When I was a kid, every year my dad lined up with tens of other hard-core parents on a predetermined morning sometime in November. The mission? Get tickets for a beloved event: the Breakfast with Santa that took place on the top floor of the downtown Eaton’s in Victoria, British Columbia.
For much of my childhood, Breakfast with Santa was one of my family’s most important holiday traditions. This wasn’t just a meal with a man in a red suit: it was an experience. Anticipation began before the tickets went on sale. Would this be the year we were forced to go to an inferior Santa meet and greet? (It never happened. Best. Dad. Ever.) After our places at the Eaton’s breakfast table had been secured, preparations could begin. I typically romped around the neighbourhood in leggings and a grungy, oversized T-shirt, but wowing Santa with just the right Christmas dress assumed anxiety-attack-inducing imperativeness. The search had to start early since my parents’ budget was pretty small and I wasn’t a typically sized child, making shopping for party clothes a real headache. There was also the matter of going over, and over, and over the menu in my head, metaphorically salivating over the foods we almost never ate at home and I knew would be on offer that special morning when, the normal rules suspended, breakfast wouldn’t be wheat puffs. Crafting the perfect plate was thus something else to be carefully planned.
I’ll admit that I only vaguely remember what happened at Breakfast with Santa. This isn’t surprising given that I’m an adult with neurological issues that affect my memory and am writing about events that took place over twenty years ago. I do, however, recall the spirit of the whole deal, as well as its key components—that I got to eat a delicious meal and sit on Santa’s knee. It was (mostly) great.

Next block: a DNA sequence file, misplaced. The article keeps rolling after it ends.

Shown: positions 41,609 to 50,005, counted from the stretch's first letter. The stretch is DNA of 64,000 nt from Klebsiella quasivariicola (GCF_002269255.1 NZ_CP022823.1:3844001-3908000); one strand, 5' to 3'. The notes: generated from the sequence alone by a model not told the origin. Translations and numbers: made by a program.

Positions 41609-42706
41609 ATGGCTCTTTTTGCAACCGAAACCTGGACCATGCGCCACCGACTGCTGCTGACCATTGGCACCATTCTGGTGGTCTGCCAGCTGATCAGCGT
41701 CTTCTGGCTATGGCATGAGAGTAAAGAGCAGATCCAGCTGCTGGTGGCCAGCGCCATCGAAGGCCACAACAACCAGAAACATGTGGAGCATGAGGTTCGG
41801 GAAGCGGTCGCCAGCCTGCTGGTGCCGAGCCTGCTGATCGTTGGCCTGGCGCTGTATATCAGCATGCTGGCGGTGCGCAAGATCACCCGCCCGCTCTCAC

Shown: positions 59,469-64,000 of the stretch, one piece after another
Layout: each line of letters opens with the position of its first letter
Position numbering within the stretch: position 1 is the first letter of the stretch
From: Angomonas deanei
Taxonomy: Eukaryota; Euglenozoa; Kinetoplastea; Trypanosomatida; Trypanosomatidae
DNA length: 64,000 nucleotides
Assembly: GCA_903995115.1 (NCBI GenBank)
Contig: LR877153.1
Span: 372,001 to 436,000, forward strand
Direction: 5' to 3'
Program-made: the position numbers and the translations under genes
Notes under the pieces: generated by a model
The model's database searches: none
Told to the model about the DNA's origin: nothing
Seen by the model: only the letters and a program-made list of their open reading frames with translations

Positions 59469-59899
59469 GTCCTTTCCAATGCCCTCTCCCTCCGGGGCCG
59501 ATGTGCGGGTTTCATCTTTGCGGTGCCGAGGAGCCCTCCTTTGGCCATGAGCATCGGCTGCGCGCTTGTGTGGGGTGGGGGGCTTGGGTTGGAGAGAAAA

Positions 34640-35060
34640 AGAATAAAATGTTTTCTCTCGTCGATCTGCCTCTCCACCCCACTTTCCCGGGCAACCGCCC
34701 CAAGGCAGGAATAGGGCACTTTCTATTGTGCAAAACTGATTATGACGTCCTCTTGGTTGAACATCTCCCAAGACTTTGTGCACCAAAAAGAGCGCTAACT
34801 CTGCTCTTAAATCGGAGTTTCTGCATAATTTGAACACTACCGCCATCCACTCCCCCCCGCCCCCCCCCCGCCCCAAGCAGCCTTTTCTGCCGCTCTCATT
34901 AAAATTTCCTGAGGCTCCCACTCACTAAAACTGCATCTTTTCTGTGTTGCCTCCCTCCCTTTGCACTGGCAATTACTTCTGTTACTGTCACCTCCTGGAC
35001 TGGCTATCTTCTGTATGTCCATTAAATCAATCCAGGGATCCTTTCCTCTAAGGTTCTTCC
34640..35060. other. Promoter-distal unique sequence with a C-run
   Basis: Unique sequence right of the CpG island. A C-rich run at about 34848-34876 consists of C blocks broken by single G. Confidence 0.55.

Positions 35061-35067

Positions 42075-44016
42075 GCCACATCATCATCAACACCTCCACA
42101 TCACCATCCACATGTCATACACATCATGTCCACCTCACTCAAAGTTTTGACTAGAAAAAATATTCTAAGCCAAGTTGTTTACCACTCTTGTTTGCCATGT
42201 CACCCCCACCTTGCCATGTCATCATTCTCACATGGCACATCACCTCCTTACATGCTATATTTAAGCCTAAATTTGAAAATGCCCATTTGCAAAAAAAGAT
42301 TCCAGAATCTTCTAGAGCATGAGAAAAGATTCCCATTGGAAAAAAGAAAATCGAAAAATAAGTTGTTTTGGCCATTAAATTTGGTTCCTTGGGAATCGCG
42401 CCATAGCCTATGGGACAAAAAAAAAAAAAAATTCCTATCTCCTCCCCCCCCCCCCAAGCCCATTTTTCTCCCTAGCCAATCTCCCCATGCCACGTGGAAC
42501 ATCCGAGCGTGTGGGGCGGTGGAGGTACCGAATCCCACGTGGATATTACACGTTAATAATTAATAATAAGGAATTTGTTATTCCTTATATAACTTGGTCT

There’s one portion of Breakfast with Santa that I can summon to mind much more readily and in much more detail. Trauma’s a powerful force, I guess.
A local magician—I’ll refer to him as, uh, “Mr. Snack Food”—was the entertainer responsible for hyping up the crowd of already-hyper children for the real show (Santa, obviously). Kids were expected to leave their parents, sit in a carpeted area in front of a temporary stage, and endure Mr. Snack Food’s performance. The man was terrifying. He was big on audience participation, and his main gimmick was the humiliation of one child for the entertainment of all the others. He therefore left you edgy and anxious until he and his popcorn-adorned top hat and suit had departed. (Would he pick you? Could you leave, just for this part? When was Santa coming?) Mr. Snack Food’s true gift was his ability to make his show freshly horrifying from year to year without actually changing it to any notable degree. And good luck staying back with your parents: wanting to enjoy a cup of coffee alone, they rejected the idea that you could watch Mr. Snack Food from afar. I wonder if Eaton’s had tactical reasons for perpetually rehiring Mr. Snack Food. Pretty much any Santa would have seemed like the gentlest, kindest, jolliest of old souls in comparison, after all.
Mr. Snack Food or no Mr. Snack Food, Breakfast with Santa remains a treasured Christmas memory. The mere thought that Santa would deign to share a meal with me, in Victoria more than made up for Mr. Snack Food’s antics, and the moment I saw Santa, two of my greatest little-girl beliefs/delusions were reaffirmed: Santa would pay me a visit on Christmas Eve, and my parents would eventually start buying sugar cereal.